AI film apps could see 'blockbusters created in bedrooms by end of the year', claims web3 adviser

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Watch: AI film apps could see 'blockbusters created in bedrooms by end of the year' | The Crypto Mile

The rise of text to video applications could see AI-generated feature films created in people's bedrooms by the end of the year, claims a web3 adviser.

On this week's episode of The Crypto Mile, Yahoo Finance UK spoke with Nova Lorraine, who envisions a future where artificial intelligence (AI) applications can streamline film production, allowing blockbusters to be created from people's bedrooms within six months to a year.

Lorraine said AI film generator apps could democratise the film production process in the same way that YouTube democratised the film distribution process.

Lorraine said that "it is very feasible" that the process of creating a film from script to post-production could be achieved using AI applications on home computers.

Read more: This AI tool ‘threatens human creativity’ and the art world is worried

"We have creators making short films already from start to finish, script to output and online, all form their bedrooms," she said.

"So, if we then extend this and bring together the techies, artisans, illustrators, creative directors, costume designers and the writers, you could have a feature film made in six months, before the end of this year."

Lorraine said there are also AI apps for distribution purposes, to help "figure out what audience is best suited for your film".

Nathan Lands, founder of AI agency, said bedroom-produced Hollywood blockbusters could take advantage of the significant cost reductions brought about by AI applications.

"Regarding the potential for bedroom-made Hollywood blockbusters, I believe we're approximately five years away from seeing that level of production. It's only a matter of time before it starts to seriously disrupt traditional filmmaking processes," Lands said.

"From my time in Hollywood, working closely with individuals like Barrie Osborne, I have seen firsthand the challenges the industry faces."

AI startup Sudowrite recently unveiled Story Engine, a tool designed for crafting long-form narratives. Sudowrite claim it can "produce a page of content faster than brewing a cup of coffee".

Lorraine added that the technological developments within AI will increase the efficiency of the production process, "in relation to the time, the cost and the amount of content that can be produced".

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However, critics say these applications could threaten jobs and even human imagination and creativity. Lorraine highlighted the current Writer's Guild of America strike, and argued for the need to "protect creators and artisans in the film industry".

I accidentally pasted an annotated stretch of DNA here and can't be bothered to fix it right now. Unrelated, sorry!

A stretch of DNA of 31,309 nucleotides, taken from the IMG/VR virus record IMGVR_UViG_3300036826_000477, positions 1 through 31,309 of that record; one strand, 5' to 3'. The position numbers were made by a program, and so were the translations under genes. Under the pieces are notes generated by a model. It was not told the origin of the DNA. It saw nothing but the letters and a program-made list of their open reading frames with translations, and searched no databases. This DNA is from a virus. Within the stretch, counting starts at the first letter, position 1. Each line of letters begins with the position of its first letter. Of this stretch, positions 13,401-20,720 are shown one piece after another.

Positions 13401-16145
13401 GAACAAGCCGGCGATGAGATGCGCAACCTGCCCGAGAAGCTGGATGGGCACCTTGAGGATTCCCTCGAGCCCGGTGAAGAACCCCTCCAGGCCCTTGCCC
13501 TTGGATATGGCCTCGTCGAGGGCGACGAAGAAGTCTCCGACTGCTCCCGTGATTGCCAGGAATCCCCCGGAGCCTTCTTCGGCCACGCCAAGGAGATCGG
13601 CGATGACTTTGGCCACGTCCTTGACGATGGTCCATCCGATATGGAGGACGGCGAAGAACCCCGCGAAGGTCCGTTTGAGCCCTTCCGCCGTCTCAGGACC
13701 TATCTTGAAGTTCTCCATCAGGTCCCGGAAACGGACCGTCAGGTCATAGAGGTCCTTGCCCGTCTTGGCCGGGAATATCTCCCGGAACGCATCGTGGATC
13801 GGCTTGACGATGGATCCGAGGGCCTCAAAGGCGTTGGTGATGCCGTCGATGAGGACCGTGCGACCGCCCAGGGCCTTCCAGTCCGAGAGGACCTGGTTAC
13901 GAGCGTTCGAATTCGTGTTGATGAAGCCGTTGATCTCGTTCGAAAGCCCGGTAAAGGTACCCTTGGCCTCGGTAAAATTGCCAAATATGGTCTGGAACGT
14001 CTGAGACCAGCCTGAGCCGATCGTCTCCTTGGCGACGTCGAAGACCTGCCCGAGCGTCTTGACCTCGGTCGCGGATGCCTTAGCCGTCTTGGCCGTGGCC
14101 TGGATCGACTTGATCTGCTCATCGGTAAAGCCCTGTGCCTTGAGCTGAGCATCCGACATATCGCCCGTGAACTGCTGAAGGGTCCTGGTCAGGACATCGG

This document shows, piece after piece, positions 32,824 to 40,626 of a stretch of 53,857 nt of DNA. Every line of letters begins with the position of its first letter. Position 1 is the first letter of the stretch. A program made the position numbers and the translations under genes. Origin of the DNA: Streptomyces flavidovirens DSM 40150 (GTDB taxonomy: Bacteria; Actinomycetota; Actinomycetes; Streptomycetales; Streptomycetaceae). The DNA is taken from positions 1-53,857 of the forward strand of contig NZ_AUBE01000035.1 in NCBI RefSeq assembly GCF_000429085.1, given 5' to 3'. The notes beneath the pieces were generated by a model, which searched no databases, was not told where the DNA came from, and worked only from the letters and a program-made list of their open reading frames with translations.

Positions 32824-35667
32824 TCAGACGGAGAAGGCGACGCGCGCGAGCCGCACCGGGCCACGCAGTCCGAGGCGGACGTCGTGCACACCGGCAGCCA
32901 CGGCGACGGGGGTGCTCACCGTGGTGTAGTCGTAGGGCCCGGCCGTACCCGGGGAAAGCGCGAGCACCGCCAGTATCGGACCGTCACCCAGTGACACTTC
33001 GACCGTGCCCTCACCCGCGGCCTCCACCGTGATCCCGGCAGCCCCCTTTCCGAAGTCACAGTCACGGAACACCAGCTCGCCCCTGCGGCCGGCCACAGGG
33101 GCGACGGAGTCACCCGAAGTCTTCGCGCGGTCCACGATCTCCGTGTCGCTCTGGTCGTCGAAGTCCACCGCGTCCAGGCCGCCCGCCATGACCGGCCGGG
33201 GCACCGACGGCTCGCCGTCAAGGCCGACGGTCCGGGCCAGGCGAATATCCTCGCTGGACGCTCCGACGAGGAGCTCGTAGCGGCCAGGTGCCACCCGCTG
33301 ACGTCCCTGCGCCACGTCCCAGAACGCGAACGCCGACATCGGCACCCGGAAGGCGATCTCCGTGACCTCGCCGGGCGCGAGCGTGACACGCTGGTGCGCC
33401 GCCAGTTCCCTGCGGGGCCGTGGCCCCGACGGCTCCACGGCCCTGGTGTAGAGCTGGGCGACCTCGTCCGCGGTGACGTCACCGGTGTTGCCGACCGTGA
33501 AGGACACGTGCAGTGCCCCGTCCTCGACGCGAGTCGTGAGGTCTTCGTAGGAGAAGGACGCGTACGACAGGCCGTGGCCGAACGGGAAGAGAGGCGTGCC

AI BURBANK, CALIFORNIA - MAY 24: Steven L. Sears, Jeff Gund and Damion Poitier participate in the 2023 Writers Guild Of America Strike: Superhero Day held in front of  Warner Bros. Studios on May 24, 2023 in Burbank, California. (Photo by Albert L. Ortega/Getty Images)
Steven L Sears, Jeff Gund and Damion Poitier participate in the 2023 Writers Guild Of America Strike on 24 May 2023 in Burbank, California amid discussions around AI's impact on creative industries. Photo: Albert L Ortega/Getty

The writer's strike

Hollywood writers are on strike amid discussions around AI's impact on creative industries.

The strike against film studios and streamers represented by the Alliance of Motion Picture and Television Producers (AMPTP) is now in its third week.

Despite current limitations in emulating human emotions, future improvements could lead to AI-written scripts, prompting calls for assurances of human involvement and fair pay.

Will AI empower or diminish human creativity?

Lorraine said: "There's a risk of laziness with AI, but remember the principle of 'garbage in, garbage out.'"

She sees AI as a tool that's experiencing unprecedented adoption rates, transforming the creative landscape as it becomes more accessible.

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However, she predicts a surge of similar-looking content generated by AI, challenging creatives to elevate their originality.

"The burgeoning ubiquity of AI calls for a higher degree of creativity, compelling us to explore new territories and blend mediums and techniques," she said.

Lorraine, who is also host of the AI for Creatives podcast, also envisages the birth of previously non-existent roles and the potential emergence of entirely new art forms in response to AI.

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